US case against Warner ready

Port of Spain, Trinidad (Trinidad Express) — The US Department of Justice (DOJ) statement of case against indicted former football Jefe Jack Warner is now complete and is expected to be sent to Trinidad by Wednesday, a US law enforcement source with knowledge of the investigation has disclosed on condition of strict anonymity.

The source, who is not authorised to discuss the case, told the Sunday Express yesterday that the formal extradition request or “record of case” should arrive in Port of Spain by Wednesday, mere days before the July 27th deadline specified by the treaty for the final request to be made.

Warner was among 14 football officials and marketing executives arrested in a sweeping US$150 million bribery scheme stretching over nearly a quarter of a century on May 27th in a dramatic US crackdown on global corruption in football.

The disgraced former FIFA vice-president and ex-president of CONCACAF, the regional governing body for North and Central America and the Caribbean, was charged with eight counts of financial crimes in connection with the FIFA corruption case, according to the DOJ indictment which was unsealed in the Eastern District Court in New York in May.

Warner has denied all of the US charges made against him and has promised to put up a long legal battle to US prosecutors’ bid to extradite him to New York to face charges of money laundering, wire fraud and racketeering.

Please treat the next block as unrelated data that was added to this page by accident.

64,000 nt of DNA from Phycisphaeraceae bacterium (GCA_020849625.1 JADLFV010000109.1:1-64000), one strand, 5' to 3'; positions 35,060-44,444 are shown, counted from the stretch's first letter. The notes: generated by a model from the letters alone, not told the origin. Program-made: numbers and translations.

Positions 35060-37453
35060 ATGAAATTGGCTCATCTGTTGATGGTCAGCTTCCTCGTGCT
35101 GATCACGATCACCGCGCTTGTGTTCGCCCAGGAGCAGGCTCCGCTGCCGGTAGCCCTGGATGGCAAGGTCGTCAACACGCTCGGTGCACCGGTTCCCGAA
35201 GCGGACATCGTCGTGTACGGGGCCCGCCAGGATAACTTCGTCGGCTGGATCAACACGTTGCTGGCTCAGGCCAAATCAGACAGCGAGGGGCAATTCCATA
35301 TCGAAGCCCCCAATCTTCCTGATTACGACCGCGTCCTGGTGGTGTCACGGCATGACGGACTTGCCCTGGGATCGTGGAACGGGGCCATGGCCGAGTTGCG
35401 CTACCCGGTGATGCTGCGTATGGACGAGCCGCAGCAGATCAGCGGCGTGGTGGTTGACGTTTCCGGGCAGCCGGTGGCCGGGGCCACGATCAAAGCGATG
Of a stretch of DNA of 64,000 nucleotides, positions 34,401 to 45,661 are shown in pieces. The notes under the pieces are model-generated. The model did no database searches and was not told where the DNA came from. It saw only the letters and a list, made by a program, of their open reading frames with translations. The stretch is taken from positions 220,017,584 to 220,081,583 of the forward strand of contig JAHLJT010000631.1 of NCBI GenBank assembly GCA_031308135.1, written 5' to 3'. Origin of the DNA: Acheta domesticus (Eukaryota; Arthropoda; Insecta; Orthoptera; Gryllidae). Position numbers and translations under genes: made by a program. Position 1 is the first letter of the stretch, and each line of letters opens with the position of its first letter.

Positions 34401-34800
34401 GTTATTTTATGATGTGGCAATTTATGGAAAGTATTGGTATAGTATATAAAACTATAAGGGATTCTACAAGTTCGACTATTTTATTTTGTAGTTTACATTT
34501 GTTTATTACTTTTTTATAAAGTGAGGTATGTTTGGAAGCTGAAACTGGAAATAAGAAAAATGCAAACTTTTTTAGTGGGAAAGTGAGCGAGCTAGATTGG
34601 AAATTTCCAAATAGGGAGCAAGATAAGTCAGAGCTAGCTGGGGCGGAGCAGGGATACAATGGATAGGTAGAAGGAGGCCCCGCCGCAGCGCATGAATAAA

In 2011, Blazer secretly tape-recorded his colleagues for the Feds, who have quietly been working the FIFA corruption case until their dramatic swoop down on a luxury hotel in Zurich and arrests of 14 men on May 27th. He is said to have provided damning evidence of Warner’s involvement in several bribery schemes, including a US$10 million bribe payment made to a Warner-created dummy programme called the African Diaspora Legacy in exchange for giving South Africa the vote to host the 2010 World Cup.

He also provided details of the bribery scheme related to the sale of the Gold Cup rights, a CONCACAF tournament held every two years featuring member associations.

Inter/Forever is said to have paid substantial millions of US dollars in kickbacks to secure the television and marketing rights as well as revenue from the sale of tickets to the tournament starting with the 1996 Gold Cup and continuing for subsequent editions.

Blazer and Hawilla, according to the source, have provided documentary evidence of the parallel contracts Warner signed with Inter/Forever. Payments to Warner and Blazer were made through intermediary accounts used by the Brazilian marketing company to disguise “the source and nature” of the payments, according to the source who is familiar with the case.

The US indictment against Warner details his corrupt dealings, specifically, allegations of theft of the Centre of Excellence from CONCACAF, the US$1.2 million bribe from Qatari billionaire Mohamed bin Hammam, the cash-for bribes affair which played out at the Hyatt hotel in Port of Spain and the theft of money from the Football Federation of Australia (FFA).

Warner is expected to appear before Chief Magistrate Marcia-Ayers Ceasar on July 27th to answer the US corruption charges and request for his extradition to New York. He has protested his innocence and made clear that he is going to fight the extradition request. He has retained British QC Edward Fitzgerald to lead his defence.

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